Last week we learned that Shell stockholders voted down an executive compensation plan. (WSJ: “Shell investors revolt over executive pay plan.”) They did not want to reward the managers of their company for failure.
It was just a non-binding resolution, though. As at many business corporations, the Shell company executives have managed to keep their paychecks insulated from the workings of the free market by not allowing the owners to control them.
I don’t know just how that state of affairs came about, but I would wager that the executives of this and other business corporations had allies in government who helped pull it off. Governments of the modern welfare-police state tend to fear, hate, and loathe markets and will go to great lengths to keep them from working. It’s natural for them to collaborate with business managers to suppress their operation. (You can read all about it in Milton Friedman.)
But the point is, if the owners had their way, they would not reward the managers of their company for failure.
Compare that with what happens when federal regulators fail. The usual remedy is to reward them with bigger budgets, bigger empires, and more power. That’s how we got the monstrosity known as the Department of Homeland Security. Not a single person in government suffered any consequences for being unlucky enough not to use the available information to prevent 9/11. Instead, the system rewarded itself.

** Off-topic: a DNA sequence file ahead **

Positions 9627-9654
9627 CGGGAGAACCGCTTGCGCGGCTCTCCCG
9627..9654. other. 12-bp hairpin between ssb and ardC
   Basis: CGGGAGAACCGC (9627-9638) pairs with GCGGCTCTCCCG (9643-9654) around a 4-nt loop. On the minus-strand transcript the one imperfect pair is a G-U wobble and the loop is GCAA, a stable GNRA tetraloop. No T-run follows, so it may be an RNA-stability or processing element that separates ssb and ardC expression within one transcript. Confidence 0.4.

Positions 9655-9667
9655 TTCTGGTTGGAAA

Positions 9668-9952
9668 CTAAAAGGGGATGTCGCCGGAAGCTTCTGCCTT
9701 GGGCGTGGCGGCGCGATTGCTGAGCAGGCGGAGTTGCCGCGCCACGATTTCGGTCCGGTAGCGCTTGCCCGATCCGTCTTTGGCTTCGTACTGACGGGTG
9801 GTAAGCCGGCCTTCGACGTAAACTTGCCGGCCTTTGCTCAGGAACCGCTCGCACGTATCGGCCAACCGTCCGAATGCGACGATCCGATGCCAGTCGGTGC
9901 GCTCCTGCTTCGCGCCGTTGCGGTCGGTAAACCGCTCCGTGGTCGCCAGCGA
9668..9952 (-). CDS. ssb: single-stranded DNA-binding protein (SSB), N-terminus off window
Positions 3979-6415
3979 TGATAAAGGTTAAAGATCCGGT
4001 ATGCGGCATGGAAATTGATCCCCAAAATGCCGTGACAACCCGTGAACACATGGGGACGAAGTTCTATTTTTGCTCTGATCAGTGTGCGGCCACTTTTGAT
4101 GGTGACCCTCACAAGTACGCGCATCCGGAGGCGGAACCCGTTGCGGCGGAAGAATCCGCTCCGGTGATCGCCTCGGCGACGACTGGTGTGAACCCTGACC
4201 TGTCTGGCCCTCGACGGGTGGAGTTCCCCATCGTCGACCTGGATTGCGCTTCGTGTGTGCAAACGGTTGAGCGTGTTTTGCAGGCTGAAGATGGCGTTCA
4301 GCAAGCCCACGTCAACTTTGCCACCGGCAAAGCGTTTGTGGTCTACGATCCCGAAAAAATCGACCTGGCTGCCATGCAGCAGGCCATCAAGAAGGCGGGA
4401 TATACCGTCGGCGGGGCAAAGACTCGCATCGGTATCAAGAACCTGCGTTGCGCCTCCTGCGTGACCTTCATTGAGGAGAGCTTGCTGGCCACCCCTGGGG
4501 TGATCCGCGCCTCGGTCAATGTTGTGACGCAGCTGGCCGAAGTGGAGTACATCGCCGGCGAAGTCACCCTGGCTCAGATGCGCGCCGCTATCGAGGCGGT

That’s also what was happening in the closing months of the Bush administration when Bernanke and Paulson kept pushing for more centralized power over the economy as a reward for their mismanagement. They didn’t get their way, but they tried. Now the Obama administration is trying the same thing, and will have a better chance of getting it. (WSJ: “Single-Regulator Plan for Banks Now Close“)
White House and Treasury officials have met with numerous groups to discuss their plans to rework supervision of financial markets, and they have occasionally offered clues as to what their plans may look like. Mr. Geithner has said he thinks there needs to be consolidation and simplification in the oversight of banks, but he has declined to be more specific.
“Declined to be more specific.” Yeah, there’s probably a reason for his reticence.
Not so many months ago these same people were asking for unprecedent sums of money even though it soon became apparent they didn’t have any idea what they were going to do with it. Now they’re asking for unprecedent powers and a major reworking of the org charts in their favor, and they have no idea what they’re going to do with that, either. But they do know that they want more centralization and more power. That’s the government reward for incompetence.
It’s sort of like what the Shell executives want, only on a much more massive scale, beyond anything that even Dilbert ever imagined could happen.